Letters to the Editor
It was incisive of your analyst, "The Nose," to dismiss Ralph Nader as a man
"stuck in the politics of the '70s" [WW, July 28, 2004]. I recall that in
the '70s Democrats opposed sending our kids to occupy foreign countries,
because they noticed that folks do not like to be occupied, and our kids
were getting killed.
Back in the '70s, people who had a job could live on what they made. Nader
is so retro that he points out that the buying power of the American wage
earner peaked in 1973, and nearly all the growth in the economy since then
has landed in the lap of the rich. How '70s of Ralph to disapprove!
In the '70s, the Democratic Party was a stronghold of workers, intellectuals
and active minorities, joined in their desire for justice at home and
abroad. Our more modern Democratic Party believes that peace is "off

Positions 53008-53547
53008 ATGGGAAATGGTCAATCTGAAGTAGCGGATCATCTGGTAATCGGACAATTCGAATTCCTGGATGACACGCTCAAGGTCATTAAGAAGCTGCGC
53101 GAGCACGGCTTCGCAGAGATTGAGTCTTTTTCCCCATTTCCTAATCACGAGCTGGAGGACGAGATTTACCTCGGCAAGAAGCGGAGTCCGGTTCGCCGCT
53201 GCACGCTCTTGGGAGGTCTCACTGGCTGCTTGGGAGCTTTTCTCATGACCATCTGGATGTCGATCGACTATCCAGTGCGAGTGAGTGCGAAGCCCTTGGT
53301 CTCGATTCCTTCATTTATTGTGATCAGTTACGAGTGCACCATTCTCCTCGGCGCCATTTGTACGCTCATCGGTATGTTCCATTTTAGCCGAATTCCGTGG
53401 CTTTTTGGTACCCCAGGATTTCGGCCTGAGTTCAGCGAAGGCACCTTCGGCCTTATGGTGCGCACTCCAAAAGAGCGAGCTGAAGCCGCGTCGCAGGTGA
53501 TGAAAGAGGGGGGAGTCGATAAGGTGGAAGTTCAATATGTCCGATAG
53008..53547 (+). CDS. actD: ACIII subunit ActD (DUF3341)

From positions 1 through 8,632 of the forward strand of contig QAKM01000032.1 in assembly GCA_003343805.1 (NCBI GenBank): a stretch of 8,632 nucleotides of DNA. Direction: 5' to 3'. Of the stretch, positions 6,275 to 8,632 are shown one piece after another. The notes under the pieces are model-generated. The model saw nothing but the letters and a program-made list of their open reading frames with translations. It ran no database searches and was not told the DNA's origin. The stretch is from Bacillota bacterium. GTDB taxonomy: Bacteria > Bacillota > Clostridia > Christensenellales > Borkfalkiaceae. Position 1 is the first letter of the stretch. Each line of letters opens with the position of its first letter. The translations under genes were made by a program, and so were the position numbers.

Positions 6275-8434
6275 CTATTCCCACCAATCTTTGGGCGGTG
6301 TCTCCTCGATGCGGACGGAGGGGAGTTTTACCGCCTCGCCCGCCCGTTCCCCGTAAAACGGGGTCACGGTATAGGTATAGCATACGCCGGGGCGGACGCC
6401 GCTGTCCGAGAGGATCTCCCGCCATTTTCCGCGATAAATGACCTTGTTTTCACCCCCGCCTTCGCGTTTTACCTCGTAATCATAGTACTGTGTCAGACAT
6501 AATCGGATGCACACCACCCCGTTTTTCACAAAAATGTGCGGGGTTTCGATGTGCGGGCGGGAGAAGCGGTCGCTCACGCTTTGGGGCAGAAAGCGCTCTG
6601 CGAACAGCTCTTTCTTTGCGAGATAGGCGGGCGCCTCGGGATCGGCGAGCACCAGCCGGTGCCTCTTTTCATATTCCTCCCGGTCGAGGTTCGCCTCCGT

message," that the defense budget is sacrosanct, that workers should
consider themselves lucky if they get a token increase in the minimum wage,
and that the Party exists for the singular purpose of raising an endless
stream of money in order to bombard the citizenry with 30-second snips of
I remember the '70s. It was a time when serious people urged others to put a
shoulder to the wheel and make the world a better place. We are wiser now.
Now we silence by ridicule and threat any who would invoke a vision of peace
or justice. We know to choose only from what is offered. And we have learned
the great lesson of our times, that speaking the truth will only make things
Nader Oregon campaign manager